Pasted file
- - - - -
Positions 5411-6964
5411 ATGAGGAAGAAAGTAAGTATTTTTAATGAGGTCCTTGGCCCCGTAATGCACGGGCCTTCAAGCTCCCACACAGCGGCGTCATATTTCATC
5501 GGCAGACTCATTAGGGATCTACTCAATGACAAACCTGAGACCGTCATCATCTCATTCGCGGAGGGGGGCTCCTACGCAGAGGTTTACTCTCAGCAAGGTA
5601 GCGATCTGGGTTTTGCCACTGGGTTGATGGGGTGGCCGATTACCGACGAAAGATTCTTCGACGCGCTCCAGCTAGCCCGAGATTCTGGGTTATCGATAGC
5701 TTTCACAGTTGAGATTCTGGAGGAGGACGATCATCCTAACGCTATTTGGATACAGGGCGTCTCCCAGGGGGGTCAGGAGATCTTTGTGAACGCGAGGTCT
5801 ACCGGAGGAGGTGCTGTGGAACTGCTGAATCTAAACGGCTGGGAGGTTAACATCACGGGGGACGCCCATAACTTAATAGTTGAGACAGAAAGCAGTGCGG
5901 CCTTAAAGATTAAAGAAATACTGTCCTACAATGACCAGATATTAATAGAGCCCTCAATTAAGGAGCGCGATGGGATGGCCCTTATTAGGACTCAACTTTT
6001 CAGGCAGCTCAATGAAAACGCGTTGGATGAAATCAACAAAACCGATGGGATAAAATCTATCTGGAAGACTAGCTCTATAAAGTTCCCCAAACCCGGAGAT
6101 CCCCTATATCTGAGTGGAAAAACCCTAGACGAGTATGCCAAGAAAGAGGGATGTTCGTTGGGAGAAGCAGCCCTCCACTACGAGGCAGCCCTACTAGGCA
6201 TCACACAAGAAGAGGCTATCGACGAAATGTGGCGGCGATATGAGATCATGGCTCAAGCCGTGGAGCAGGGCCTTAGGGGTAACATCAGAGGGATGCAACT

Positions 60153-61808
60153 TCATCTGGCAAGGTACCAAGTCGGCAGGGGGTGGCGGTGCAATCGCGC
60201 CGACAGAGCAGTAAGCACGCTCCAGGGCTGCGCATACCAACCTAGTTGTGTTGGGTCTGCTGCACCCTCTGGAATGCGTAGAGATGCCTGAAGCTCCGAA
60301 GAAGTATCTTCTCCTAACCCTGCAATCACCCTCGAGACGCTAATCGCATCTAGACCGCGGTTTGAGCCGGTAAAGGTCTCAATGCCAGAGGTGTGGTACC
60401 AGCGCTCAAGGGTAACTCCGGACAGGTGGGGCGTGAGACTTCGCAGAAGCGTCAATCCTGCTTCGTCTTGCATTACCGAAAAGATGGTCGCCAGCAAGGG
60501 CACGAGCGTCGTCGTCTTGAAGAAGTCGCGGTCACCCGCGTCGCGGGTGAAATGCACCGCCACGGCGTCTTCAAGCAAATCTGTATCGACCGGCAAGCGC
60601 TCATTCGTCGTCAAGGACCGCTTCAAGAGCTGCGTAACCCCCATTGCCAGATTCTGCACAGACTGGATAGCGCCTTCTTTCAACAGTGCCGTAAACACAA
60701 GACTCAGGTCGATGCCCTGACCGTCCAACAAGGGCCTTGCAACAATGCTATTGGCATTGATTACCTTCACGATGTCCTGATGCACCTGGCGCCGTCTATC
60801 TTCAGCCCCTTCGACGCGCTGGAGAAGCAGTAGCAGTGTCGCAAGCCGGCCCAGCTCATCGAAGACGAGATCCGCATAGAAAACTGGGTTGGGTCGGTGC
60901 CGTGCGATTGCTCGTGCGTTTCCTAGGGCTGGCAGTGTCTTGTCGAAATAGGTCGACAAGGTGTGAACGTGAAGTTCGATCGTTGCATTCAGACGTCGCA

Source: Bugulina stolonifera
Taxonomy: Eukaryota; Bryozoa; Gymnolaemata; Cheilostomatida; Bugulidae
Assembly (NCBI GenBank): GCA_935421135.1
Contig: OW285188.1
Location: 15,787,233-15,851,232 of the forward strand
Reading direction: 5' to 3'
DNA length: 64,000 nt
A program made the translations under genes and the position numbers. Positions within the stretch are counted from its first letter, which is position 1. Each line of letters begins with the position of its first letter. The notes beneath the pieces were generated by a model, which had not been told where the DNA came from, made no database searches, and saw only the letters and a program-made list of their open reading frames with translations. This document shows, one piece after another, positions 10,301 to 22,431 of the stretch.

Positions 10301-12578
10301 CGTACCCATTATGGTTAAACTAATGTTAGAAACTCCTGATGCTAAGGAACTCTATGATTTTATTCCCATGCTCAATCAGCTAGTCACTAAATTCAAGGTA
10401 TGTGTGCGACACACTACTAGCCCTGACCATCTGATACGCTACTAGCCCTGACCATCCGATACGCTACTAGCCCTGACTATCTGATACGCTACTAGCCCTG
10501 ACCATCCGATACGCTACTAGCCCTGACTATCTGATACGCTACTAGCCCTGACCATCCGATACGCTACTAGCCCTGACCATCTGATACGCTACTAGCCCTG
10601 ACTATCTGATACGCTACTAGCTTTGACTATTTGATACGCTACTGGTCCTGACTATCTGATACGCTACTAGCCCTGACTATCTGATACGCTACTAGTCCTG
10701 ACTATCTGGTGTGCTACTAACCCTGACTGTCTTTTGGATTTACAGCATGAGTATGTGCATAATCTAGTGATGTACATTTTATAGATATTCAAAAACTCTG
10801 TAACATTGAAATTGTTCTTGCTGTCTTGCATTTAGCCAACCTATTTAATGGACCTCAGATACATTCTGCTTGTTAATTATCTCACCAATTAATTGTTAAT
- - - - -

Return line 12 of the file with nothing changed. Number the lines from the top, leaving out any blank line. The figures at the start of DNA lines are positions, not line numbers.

60153 TCATCTGGCAAGGTACCAAGTCGGCAGGGGGTGGCGGTGCAATCGCGC